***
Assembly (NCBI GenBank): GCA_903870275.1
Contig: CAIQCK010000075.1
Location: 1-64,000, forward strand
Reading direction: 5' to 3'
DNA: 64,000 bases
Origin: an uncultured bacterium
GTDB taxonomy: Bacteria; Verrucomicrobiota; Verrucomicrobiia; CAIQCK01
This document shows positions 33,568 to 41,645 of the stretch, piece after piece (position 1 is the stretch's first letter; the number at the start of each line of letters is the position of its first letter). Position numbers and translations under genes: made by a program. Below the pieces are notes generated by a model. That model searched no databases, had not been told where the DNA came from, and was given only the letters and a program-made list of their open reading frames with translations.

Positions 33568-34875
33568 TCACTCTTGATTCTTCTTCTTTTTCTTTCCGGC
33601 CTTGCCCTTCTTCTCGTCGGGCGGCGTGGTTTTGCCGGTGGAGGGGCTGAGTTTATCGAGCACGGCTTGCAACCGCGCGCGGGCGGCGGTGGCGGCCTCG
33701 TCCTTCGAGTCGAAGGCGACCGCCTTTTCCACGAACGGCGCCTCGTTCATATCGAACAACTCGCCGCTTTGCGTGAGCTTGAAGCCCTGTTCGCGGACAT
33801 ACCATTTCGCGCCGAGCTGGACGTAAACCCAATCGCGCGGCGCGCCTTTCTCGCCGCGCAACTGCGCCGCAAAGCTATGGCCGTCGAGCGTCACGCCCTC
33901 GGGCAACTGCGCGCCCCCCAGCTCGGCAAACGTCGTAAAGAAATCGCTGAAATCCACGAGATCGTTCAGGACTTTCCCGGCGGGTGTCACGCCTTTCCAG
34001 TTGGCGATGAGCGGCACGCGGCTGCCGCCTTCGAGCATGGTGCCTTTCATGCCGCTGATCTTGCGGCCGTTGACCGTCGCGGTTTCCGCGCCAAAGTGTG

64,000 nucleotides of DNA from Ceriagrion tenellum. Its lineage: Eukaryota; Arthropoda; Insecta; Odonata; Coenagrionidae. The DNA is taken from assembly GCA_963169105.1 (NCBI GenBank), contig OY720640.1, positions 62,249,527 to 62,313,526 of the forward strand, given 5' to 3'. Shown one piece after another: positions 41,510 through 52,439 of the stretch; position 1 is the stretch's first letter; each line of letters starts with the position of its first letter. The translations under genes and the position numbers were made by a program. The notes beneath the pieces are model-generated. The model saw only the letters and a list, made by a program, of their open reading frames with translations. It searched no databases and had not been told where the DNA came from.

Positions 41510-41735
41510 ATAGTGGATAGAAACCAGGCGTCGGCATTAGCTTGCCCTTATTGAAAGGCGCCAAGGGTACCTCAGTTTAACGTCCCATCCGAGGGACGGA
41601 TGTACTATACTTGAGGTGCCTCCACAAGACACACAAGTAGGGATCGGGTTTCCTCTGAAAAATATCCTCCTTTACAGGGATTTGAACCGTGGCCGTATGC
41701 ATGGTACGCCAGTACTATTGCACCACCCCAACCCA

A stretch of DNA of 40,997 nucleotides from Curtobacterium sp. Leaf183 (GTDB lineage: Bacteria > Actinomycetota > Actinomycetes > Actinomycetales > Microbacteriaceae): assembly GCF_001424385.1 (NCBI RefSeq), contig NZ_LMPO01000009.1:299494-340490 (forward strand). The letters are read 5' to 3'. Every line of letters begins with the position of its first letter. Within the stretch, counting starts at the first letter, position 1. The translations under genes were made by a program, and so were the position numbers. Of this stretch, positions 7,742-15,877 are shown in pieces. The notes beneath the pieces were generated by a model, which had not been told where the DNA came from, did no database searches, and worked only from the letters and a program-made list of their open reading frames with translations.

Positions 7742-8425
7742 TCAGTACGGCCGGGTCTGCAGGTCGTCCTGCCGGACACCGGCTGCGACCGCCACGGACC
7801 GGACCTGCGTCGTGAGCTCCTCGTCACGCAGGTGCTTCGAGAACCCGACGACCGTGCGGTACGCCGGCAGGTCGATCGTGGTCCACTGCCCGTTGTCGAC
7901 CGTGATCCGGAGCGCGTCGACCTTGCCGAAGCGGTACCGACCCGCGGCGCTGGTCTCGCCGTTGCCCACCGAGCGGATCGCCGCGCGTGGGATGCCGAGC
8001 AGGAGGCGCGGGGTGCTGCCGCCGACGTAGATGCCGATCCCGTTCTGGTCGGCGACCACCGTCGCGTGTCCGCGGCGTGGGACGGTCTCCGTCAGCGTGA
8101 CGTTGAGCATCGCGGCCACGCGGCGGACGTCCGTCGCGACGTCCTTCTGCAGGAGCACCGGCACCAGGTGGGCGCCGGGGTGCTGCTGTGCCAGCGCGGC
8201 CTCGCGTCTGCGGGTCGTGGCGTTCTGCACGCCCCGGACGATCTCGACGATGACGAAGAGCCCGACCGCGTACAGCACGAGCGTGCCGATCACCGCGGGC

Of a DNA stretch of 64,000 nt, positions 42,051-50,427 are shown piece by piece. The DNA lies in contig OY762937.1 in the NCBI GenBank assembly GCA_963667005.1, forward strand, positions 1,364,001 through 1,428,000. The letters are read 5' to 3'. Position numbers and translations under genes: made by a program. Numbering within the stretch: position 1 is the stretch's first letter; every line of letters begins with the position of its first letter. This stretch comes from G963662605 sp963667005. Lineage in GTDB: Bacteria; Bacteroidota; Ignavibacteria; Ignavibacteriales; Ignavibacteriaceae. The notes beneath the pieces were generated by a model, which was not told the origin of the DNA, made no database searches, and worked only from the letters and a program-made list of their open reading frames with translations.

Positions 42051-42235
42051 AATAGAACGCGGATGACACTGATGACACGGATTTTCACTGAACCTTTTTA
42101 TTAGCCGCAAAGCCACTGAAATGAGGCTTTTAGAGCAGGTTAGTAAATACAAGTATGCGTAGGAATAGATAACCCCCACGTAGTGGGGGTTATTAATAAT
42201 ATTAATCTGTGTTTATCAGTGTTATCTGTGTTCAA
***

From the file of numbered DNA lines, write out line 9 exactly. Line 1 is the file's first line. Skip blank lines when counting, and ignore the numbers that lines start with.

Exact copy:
Positions 33568-34875